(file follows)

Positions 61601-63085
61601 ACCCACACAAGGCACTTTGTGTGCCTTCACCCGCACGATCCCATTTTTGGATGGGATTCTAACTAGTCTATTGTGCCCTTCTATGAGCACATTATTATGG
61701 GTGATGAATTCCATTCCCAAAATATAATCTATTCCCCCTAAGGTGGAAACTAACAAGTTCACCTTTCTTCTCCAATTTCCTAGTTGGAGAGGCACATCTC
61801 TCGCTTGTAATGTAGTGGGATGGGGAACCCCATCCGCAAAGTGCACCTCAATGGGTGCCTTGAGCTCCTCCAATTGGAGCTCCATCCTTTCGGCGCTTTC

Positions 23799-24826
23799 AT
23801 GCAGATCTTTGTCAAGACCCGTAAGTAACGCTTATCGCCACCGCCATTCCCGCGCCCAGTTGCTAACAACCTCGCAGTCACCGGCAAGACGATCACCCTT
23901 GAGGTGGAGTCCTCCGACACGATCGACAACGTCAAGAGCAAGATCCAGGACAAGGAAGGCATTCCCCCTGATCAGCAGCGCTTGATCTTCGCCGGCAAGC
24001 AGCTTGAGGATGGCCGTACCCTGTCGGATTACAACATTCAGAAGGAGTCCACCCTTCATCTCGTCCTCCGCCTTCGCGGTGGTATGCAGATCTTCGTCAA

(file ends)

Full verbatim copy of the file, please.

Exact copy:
Positions 61601-63085
61601 ACCCACACAAGGCACTTTGTGTGCCTTCACCCGCACGATCCCATTTTTGGATGGGATTCTAACTAGTCTATTGTGCCCTTCTATGAGCACATTATTATGG
61701 GTGATGAATTCCATTCCCAAAATATAATCTATTCCCCCTAAGGTGGAAACTAACAAGTTCACCTTTCTTCTCCAATTTCCTAGTTGGAGAGGCACATCTC
61801 TCGCTTGTAATGTAGTGGGATGGGGAACCCCATCCGCAAAGTGCACCTCAATGGGTGCCTTGAGCTCCTCCAATTGGAGCTCCATCCTTTCGGCGCTTTC

Positions 23799-24826
23799 AT
23801 GCAGATCTTTGTCAAGACCCGTAAGTAACGCTTATCGCCACCGCCATTCCCGCGCCCAGTTGCTAACAACCTCGCAGTCACCGGCAAGACGATCACCCTT
23901 GAGGTGGAGTCCTCCGACACGATCGACAACGTCAAGAGCAAGATCCAGGACAAGGAAGGCATTCCCCCTGATCAGCAGCGCTTGATCTTCGCCGGCAAGC
24001 AGCTTGAGGATGGCCGTACCCTGTCGGATTACAACATTCAGAAGGAGTCCACCCTTCATCTCGTCCTCCGCCTTCGCGGTGGTATGCAGATCTTCGTCAA